The Week in Business: The Meme Stock Bubble Bursts

Happy Super Bowl Sunday. Here are the top business stories to know for the week ahead. — Charlotte Cowles

What’s Up? (Jan. 31-Feb. 6)

Bezos Bowing Out

Twenty-seven years after founding Amazon, Jeff Bezos is handing over his job as chief executive to one of his protégés, Andy Jassy, who leads the company’s lucrative cloud computing division. Mr. Bezos will become Amazon’s executive chairman and take part in high-level decisions, but it’s still the end of an era for the country’s biggest e-commerce retailer. He’s leaving on a pretty high note: Amazon’s latest quarterly sales topped $100 billion for the first time, and the company’s value ($1.7 trillion) has made Mr. Bezos one of the world’s richest people. But there are challenges ahead as the business faces growing scrutiny from lawmakers and antitrust regulators over whether it wielded its clout illegally.

The Beginning of the End

Well, here’s something unsurprising: Shares of GameStop — the company that attracted an online stock-buying frenzy that threw markets into turmoil — fell back down to earth again, deflating to a small fraction of the value they held just a few days earlier. The same army of retail investors that spurred GameStop’s boom-and-bust cycle had also snapped up shares of underdogs like AMC Entertainment and BlackBerry, whose prices collapsed last week, too. The swift devaluation of so-called meme stocks, named for their flash-in-the-pan popularity on social media, has left investors wondering whom to blame for their losses. As the market stabilized, however, it had its biggest rally in months.

Protecting Investors

Will the GameStop saga change how stock trading is regulated? Perhaps. The newly confirmed Treasury secretary, Janet Yellen, held a meeting with top regulators on Thursday to discuss the growing prevalence of retail investing, i.e. stock trades made easy (and free) on apps like Robinhood and E-Trade. The upside of those platforms is that they make investing more accessible to regular (read: not Wall Street) people. But if the past few weeks have taught us anything, the whims of these individual stock traders can also lead to volatility that harms investors of all stripes.

What’s Next? (Feb. 7-13)

Stimulus en Route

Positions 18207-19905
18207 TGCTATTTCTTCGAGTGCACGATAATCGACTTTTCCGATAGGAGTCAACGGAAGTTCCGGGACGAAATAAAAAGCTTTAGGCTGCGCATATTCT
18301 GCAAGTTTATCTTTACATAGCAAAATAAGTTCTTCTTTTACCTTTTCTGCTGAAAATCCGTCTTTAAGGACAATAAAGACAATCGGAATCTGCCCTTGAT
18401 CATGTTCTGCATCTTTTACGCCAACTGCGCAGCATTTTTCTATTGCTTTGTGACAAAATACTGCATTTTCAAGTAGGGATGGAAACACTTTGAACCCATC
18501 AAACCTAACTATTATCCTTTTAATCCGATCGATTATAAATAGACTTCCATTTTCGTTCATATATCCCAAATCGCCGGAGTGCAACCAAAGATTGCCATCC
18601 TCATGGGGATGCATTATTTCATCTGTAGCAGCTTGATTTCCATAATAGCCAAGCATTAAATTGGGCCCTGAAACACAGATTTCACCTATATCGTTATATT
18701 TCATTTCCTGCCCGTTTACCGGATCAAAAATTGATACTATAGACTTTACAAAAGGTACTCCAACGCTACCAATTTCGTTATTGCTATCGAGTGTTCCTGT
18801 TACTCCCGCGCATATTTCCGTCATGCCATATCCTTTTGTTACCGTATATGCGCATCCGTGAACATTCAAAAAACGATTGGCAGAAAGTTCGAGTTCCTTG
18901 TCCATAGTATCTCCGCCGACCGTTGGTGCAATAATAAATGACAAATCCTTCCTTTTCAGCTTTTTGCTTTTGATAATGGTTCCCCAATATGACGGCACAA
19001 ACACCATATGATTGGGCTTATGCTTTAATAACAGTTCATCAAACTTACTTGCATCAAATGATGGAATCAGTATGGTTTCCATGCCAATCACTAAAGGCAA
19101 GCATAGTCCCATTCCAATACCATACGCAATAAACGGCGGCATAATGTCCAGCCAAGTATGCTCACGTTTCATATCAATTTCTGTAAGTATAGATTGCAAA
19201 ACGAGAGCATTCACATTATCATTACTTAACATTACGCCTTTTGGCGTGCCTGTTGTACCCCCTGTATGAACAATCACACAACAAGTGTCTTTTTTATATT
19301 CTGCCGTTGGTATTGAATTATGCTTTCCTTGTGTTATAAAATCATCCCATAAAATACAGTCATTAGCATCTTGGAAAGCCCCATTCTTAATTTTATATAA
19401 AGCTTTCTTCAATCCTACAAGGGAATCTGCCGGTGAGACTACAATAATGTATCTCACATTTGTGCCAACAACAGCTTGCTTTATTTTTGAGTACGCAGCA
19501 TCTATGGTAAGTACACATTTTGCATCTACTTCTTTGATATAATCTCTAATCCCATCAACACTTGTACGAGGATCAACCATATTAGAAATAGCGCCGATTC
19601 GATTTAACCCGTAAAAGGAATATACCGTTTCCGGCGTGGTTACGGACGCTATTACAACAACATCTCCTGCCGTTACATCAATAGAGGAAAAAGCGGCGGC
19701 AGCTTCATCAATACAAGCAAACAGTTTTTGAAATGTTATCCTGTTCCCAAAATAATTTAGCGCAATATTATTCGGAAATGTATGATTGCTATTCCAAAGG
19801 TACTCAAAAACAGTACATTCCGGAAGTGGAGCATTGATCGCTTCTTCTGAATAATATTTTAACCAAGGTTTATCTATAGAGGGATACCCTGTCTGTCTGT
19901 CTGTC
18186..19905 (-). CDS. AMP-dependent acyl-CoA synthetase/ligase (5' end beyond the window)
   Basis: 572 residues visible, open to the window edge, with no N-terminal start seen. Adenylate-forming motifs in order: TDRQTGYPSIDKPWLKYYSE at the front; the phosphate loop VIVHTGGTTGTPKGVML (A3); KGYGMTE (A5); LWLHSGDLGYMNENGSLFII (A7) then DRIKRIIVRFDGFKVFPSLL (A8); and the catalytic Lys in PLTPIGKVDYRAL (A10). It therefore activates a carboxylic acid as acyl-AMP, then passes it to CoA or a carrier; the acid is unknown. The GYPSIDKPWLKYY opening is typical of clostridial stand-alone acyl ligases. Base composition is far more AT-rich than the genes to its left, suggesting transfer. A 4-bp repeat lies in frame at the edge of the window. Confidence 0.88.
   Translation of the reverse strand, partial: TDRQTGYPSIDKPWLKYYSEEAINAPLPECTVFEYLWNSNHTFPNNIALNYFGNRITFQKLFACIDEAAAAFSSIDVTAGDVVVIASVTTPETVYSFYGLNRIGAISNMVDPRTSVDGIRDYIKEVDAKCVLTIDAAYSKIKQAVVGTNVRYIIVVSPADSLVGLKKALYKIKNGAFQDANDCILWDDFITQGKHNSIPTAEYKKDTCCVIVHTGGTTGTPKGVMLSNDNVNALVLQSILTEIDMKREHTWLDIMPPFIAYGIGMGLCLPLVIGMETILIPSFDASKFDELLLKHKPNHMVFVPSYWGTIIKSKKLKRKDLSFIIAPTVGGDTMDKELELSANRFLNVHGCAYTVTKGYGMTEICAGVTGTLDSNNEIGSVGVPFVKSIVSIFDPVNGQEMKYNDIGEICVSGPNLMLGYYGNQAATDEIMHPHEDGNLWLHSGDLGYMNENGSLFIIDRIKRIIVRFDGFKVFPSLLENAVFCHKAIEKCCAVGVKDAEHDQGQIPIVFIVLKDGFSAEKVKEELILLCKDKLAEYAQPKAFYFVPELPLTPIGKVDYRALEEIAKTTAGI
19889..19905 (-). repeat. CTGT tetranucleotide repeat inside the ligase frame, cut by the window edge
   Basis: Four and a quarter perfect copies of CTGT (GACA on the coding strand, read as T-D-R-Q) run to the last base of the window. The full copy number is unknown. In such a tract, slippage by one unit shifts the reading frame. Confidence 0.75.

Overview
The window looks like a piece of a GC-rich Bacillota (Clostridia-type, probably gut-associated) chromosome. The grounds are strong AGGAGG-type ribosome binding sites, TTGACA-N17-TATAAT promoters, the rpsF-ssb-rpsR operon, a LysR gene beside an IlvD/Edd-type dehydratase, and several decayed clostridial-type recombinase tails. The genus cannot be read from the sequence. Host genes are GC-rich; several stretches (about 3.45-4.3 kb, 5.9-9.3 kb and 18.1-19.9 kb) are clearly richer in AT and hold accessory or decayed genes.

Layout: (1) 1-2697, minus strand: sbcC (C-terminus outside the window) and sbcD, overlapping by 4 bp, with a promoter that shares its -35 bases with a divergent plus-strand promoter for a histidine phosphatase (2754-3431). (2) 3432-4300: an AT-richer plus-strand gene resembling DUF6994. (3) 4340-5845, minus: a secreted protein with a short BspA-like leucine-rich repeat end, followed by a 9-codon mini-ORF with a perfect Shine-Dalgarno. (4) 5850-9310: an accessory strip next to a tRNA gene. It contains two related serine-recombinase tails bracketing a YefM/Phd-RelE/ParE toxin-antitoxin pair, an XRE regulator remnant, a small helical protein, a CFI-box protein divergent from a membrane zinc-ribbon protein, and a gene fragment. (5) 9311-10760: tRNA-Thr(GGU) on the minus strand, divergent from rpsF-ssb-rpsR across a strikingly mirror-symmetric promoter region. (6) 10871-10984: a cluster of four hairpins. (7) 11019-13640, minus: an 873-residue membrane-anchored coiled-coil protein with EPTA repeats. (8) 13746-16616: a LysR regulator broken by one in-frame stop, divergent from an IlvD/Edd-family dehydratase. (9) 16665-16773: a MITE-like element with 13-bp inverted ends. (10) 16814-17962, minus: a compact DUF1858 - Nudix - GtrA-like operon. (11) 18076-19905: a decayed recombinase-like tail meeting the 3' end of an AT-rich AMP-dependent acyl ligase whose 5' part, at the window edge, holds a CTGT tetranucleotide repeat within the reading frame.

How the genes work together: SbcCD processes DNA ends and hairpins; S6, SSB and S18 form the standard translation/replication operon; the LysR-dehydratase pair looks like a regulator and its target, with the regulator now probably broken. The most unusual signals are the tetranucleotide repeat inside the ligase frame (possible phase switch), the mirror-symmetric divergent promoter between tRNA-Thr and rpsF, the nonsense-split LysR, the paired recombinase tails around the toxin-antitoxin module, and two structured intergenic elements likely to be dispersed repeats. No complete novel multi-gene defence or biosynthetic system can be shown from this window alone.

The Biden administration and congressional Democrats are charging ahead with their sweeping $1.9 trillion coronavirus relief bill, and will hammer out the final details this week. To avoid potential blocks, Senate Democrats passed a budget framework that will allow the aid package to pass with a simple majority and no Republican support. President Biden said he still hoped to find some compromises with Republicans, who have balked at the bill’s scope and price tag. But he’s not willing to waste time courting their votes, or budge on cornerstone provisions like aid to schools or $1,400 direct payments to qualifying Americans. And considering the dismal report on January jobs, he says there isn’t a moment to lose.

The Coronavirus Outbreak ›

Let Us Help You Better Understand the Coronavirus

    • Are coronavirus case counts rising in your region? Our maps will help you determine how your state, county or country is fairing.
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    • So far, the coronavirus outbreak has sickened more than 95 million people globally. More than 2 million people have died. A timeline of the events that led to these numbers may help you understand how we got here.

    The Business of Elections

    The voting technology firm Smartmatic has filed a $2.7 billion defamation lawsuit against Fox News, three of its anchors, and the lawyers Rudolph Giuliani and Sidney Powell. The company is accusing the defendants of damaging its business and reputation by peddling false theories about its services as part of their discredited claims of widespread fraud in the 2020 election. In its complaint, Smartmatic argues that Mr. Giuliani and Ms. Powell, who represented former President Donald J. Trump, “created a story about Smartmatic” and that “Fox joined the conspiracy to defame and disparage Smartmatic and its election technology and software.”

    A Weird Year for Ads

    The cost of Super Bowl ads stayed similar to last year’s — about $5.6 million for a 30-second spot. It’s the first time the rate hasn’t risen significantly in over a decade, and it took much longer than usual for CBS to sell all the slots. After all, it’s a strange time for marketing, and advertisers face a dilemma: Allude to the pandemic, and remind viewers of a nightmare they were hoping to escape for a few precious hours? Or ignore it, and risk coming across as tone deaf? The ads will be dominated by pandemic-popular businesses like the delivery service app DoorDash, the takeout Mexican chain Chipotle and the recently beleaguered investment platform Robinhood.

    What Else?

    Speaking of pandemic-friendly businesses, Uber has reached a deal to buy Drizly, an alcohol delivery service. Jeff Zucker, the longtime president of CNN, said he would step down from his post by the end of the year. And the consulting firm McKinsey will pay nearly $600 million to settle investigations into its role in helping the drugmaker Purdue sell higher quantities of deadly and addictive opioid drugs.

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